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A NEW DEPRESSION? THE LESSONS OF THE 1930s
By Jeffrey Frankel
We often hear the question “Isn’t this economic crisis becoming as bad as the Great Depression?” Economists can offer a variety of reassurances, but each of them is quite circumscribed:
1. First reassurance: So far, the downturn is at worst competing with 1981-82 for the title of worst post-war recession. True, it is too late for the large monetary and fiscal stimulus applied from Washington to prevent a major recession. In April the current episode is all but certain to surpass the 1981-82 recession in length. It is still quite possible, however, that with the help of the stimulus package the current recession could fall short of the 1981-82 in depth. Unemployment peaked at 11.4% in January 1983, whereas so far we are “only” up to 8.5% (in January 2008). But the situation is clearly going to get worse before it gets better.
2. Second reassurance: The standard forecasts currently call for the US and other economies to begin to recover by 2010. Even if the situation continues its recent rapid deterioration and the current recession in a year or so attains the prize for most severe of the post-war recessions, it still has a long way to go before it rivals the Great Depression in either length or severity. In the Depression unemployment peaked at 25% in 1933; as late as 1941 it was still as high as 9.9%, far above normal levels (e.g., the levels before the 1929 stock market crash). But how do we really know for sure that this recession won’t reach the league of the economic disaster that was the 1930s? After all, Japan in the 1990s endured a period of essentially zero growth that lasted as long as the Great Depression. Over the last year, forecasters have already marked down their growth forecasts over and over again, both in the U.S. and globally. When the sub-prime mortgage crisis first hit, in the summer of 2007, the Fed and White House said it was “contained.” When instead it spread, freezing up liquidity throughout the financial system, they said that Wall Street was not Main Street. When it became increasingly evident that the entire U.S. economy was in recession, most emphatically including Main Street, many talked of “decoupling:” under which other major economies would remain centers of global growth. Yet this optimistic hope, like the others, soon crumbled away to nothing.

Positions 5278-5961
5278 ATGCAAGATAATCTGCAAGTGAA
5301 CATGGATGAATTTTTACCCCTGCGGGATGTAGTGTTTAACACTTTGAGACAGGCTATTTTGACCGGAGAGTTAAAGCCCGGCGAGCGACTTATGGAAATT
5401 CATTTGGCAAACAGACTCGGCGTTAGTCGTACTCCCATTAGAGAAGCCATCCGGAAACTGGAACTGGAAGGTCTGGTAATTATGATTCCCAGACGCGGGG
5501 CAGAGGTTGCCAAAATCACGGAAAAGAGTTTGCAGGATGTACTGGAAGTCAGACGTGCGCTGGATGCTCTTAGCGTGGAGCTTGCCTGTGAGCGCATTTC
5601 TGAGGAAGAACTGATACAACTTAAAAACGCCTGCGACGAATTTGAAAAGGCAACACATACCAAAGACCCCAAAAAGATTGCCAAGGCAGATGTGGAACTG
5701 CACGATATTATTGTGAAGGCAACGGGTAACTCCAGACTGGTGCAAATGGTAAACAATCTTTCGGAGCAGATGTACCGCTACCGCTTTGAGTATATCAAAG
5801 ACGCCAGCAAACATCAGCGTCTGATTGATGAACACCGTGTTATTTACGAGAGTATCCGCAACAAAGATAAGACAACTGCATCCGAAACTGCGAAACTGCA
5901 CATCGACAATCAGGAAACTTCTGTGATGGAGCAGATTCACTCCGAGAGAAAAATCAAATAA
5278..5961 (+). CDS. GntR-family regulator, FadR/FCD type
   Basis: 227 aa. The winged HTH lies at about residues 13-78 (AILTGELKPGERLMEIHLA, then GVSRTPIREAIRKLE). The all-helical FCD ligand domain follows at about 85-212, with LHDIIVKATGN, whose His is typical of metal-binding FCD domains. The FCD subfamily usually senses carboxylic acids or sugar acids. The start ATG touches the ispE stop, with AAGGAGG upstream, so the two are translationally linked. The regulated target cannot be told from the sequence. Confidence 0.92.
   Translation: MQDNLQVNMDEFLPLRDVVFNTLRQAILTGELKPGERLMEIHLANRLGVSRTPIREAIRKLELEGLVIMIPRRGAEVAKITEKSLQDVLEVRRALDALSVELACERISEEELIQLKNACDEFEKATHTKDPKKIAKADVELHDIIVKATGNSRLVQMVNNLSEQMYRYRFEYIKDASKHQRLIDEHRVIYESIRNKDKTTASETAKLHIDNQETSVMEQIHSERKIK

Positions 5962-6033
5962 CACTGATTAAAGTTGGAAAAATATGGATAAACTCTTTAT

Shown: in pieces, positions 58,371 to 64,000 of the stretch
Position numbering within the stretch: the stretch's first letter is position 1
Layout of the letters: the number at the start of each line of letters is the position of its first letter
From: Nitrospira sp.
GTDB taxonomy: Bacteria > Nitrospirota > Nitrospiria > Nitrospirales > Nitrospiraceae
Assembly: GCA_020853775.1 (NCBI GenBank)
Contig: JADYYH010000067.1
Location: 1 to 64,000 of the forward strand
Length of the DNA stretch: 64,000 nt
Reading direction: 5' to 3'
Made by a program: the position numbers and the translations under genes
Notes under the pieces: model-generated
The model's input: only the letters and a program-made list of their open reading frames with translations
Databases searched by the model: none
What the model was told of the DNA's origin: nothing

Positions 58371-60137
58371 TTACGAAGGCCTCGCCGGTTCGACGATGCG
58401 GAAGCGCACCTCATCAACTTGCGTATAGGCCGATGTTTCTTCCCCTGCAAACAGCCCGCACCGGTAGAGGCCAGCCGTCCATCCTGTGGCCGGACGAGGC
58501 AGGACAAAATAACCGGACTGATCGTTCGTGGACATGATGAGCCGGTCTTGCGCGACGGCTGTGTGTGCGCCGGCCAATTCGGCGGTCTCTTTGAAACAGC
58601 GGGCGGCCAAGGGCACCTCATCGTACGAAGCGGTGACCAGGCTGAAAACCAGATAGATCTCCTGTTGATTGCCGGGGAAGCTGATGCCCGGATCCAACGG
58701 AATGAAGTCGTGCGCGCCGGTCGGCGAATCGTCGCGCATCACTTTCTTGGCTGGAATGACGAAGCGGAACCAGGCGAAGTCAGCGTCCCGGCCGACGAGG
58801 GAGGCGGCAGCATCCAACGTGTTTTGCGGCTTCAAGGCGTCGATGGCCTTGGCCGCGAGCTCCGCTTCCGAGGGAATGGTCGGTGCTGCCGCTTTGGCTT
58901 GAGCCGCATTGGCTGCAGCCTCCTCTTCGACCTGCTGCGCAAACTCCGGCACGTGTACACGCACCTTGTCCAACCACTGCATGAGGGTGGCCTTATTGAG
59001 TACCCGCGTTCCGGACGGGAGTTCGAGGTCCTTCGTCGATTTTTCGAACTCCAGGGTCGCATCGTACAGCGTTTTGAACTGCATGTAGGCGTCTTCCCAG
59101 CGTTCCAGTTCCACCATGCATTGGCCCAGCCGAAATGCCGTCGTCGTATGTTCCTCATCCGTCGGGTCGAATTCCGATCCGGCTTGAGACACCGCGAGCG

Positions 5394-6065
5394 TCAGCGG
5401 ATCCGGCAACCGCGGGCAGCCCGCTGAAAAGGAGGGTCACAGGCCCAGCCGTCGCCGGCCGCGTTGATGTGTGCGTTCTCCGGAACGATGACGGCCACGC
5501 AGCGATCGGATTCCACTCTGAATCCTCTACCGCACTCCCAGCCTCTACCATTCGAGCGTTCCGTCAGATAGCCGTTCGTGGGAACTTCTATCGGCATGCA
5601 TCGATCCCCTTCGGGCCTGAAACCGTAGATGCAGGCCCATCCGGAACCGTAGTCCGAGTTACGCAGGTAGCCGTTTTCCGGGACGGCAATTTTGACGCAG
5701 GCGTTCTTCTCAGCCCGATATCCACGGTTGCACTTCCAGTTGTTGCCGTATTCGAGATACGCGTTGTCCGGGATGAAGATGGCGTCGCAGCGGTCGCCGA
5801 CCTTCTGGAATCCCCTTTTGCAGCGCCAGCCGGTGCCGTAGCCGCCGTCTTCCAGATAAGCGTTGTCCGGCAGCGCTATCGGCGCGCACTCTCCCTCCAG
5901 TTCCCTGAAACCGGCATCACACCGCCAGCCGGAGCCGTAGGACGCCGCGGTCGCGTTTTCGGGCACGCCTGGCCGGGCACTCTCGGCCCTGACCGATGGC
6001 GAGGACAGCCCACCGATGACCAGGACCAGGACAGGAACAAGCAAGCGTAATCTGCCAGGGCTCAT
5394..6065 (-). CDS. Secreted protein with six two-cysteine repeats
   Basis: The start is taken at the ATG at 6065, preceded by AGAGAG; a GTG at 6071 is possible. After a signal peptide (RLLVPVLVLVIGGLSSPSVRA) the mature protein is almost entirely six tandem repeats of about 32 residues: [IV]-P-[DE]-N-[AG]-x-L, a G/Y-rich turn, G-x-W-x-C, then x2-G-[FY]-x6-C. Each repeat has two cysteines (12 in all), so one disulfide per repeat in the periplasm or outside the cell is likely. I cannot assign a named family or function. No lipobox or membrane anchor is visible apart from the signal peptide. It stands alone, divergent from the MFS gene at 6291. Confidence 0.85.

3. Third reassurance: Even if the worst were to happen, and we turned out to be at the beginning of a decade of high unemployment and stagnation analogous to the Great Depression, standards of living in absolute terms would remain far higher than in the 1930s. This fact is worth noting. But it does not offer much solace. There is a reason why the focus is always on the growth rate of income, rather than the level. People tend to form expectations based on their parents’ lifestyle and a trend expectation of continued economic improvement, and to grow accustomed to their recent standard of living. At least after human beings get past subsistence, their happiness is related more strongly to the rate of change of their standard of living than to the absolute level. A five per cent loss of income from current levels probably leaves people more miserable than a five per cent increase from 1930s levels of income. And loss of a job or house is, needless to say, enormously disruptive to a family, often traumatic.